Eating Halal: Japanese Cuisine Becoming More Accessible to Muslim Tourists

Japanese Cuisine

Halal cuisine has become a hot topic in Japan—and not just by coincidence. The Japanese government has set a target of welcoming 20 million visitors annually by 2020, the year Tokyo hosts the Olympic and Paralympic games, and as the economies of Japan’s Asian neighbors continue to grow, travelers hailing from Malaysia, Indonesia, and other Southeast Asian countries possessing large Islamic populations are expected to increase significantly.

According to Japan National Tourism Organization figures, over 176,000 Malaysians traveled to Japan in 2013, an increase of 65% from the previous year, and upwards of 136,000 Indonesians, a rise of 27%, made the trip as well. Japan’s moves to relax visa requirements for travelers from Southeast Asia—home to the world’s largest Muslim population, in Indonesia—will likely push these numbers even higher.

Halal and Washoku Combine

To increase Japan’s appeal in the Islamic world, government and private efforts are under way to gradually increase the number of halal-friendly Japanese eateries. One organization helping Japan open its arms to Muslims is the Malaysia Halal Corporation, a company providing such services as halal certification for restaurants, business seminars, and an online shop where Muslims in Japan can buy halal foods and seasonings.

Restaurants, hotels, and food manufacturers are increasingly looking to Malaysia Halal and similar organizations, such as the Japan Halal Association, to get their menus and products approved. Hanasaka Jīsan, an izakaya (dining bar) near Tokyo’s Shibuya station, decided to provide halal menu options several years back upon request from customers looking to entertain Muslim clients. The establishment turned to Malaysia Halal for certification and now offers a shabu shabu set featuring Japanese beef. Efforts by Hanasaka Jīsan and other establishments are providing increasing opportunities for Muslim travelers to relax and enjoy washoku in authentic Japanese surroundings.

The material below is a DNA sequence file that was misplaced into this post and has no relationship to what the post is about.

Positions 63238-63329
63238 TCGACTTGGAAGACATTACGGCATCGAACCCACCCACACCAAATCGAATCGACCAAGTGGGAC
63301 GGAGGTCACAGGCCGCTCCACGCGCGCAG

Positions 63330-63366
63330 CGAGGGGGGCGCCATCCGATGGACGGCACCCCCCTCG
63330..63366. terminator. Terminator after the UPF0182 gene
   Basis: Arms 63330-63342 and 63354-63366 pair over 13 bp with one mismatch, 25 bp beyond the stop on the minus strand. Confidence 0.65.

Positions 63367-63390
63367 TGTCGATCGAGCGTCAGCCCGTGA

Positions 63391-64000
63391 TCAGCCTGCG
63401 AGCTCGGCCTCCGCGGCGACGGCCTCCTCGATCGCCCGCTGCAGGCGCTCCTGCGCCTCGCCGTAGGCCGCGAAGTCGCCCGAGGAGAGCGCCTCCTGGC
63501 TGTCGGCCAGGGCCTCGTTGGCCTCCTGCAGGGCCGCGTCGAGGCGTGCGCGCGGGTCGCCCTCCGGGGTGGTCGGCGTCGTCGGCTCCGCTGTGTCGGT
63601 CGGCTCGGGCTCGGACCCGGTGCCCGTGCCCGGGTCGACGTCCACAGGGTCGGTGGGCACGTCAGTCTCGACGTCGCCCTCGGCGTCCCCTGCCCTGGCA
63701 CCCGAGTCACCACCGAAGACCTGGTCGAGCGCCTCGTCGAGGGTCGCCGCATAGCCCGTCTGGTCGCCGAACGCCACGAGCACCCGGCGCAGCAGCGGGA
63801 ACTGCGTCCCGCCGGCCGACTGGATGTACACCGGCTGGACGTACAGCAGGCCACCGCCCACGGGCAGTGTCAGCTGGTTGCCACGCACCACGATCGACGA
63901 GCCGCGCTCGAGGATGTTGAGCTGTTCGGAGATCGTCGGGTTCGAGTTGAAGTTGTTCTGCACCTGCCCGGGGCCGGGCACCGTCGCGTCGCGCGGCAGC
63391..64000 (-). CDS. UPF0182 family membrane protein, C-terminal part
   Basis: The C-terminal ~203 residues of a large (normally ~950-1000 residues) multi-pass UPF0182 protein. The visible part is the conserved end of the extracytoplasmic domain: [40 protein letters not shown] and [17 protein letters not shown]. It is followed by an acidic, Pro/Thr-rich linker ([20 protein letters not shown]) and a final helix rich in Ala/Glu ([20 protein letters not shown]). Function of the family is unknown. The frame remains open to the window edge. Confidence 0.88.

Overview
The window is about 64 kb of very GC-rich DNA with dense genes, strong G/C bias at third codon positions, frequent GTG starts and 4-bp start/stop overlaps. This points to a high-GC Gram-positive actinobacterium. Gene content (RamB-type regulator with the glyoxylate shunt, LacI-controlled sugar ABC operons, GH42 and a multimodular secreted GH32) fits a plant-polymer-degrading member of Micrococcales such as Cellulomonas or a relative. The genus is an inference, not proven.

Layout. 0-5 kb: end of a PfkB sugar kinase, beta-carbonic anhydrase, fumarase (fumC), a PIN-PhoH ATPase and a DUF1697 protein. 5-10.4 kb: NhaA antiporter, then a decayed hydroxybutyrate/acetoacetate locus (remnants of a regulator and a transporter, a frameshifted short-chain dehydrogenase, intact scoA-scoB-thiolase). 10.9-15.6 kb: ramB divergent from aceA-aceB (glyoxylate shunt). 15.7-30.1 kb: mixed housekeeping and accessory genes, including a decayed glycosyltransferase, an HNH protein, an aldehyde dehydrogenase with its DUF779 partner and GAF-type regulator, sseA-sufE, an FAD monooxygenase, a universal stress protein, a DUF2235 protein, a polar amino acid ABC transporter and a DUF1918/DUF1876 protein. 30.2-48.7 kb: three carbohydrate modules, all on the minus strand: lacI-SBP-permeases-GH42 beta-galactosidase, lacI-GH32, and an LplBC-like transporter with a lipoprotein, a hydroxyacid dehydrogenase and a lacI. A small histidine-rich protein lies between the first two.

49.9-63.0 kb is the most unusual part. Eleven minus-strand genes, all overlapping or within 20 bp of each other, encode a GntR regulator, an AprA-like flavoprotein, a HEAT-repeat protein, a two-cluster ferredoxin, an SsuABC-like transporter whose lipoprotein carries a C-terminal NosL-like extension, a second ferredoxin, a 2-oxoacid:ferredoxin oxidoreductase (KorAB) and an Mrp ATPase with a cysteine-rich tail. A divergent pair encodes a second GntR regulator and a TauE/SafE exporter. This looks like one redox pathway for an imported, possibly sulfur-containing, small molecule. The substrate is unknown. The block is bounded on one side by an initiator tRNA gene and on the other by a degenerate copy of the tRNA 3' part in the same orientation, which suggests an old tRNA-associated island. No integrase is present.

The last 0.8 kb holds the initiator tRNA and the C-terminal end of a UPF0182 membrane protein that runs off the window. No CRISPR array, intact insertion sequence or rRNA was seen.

Eateries deciding to become more Muslim-friendly have to consider the extra financial burden, such as certification fees and the cost of specialized utensils and ingredients. Unsurprisingly, many decide not to make the leap to a fully halal menu. Those that do are often found in areas with higher concentrations of Muslim travelers, such as airports and hotels. Tokyo’s Narita airport has two shops featuring halal menus, one serving udon noodles and another tempura. In Kyoto, Hotel Granvia, which sits atop Kyoto Station, offers a halal menu at its Japanese restaurant Ukihashi. Similar to many Muslim-friendly establishments, however, it requires reservations several days in advance, presumably to allow time to procure the necessary ingredients. Finding restaurants that can safely serve Muslim customers is expected to gradually become easier as the number of shops grows.

More Than Just Dining Out

Restaurants are not the only businesses looking to jump on the halal bandwagon. As Japan ages and its domestic market shrinks, food manufacturers are seeking to market their products globally, including to the world’s billion-plus Muslims. Recent stories in the news have highlighted efforts by rice growers, Japanese seasoning makers, and traditional wagashi confectioners to break into the halal food market, with more entrepreneurs expected to follow suit.

This push toward halal is also providing new domestic business opportunities, with a growing number of online vendors and meat producers now selling domestically produced halal products.

*This excerpt of an article was originally published on on 23 September 2014. Read the original article here.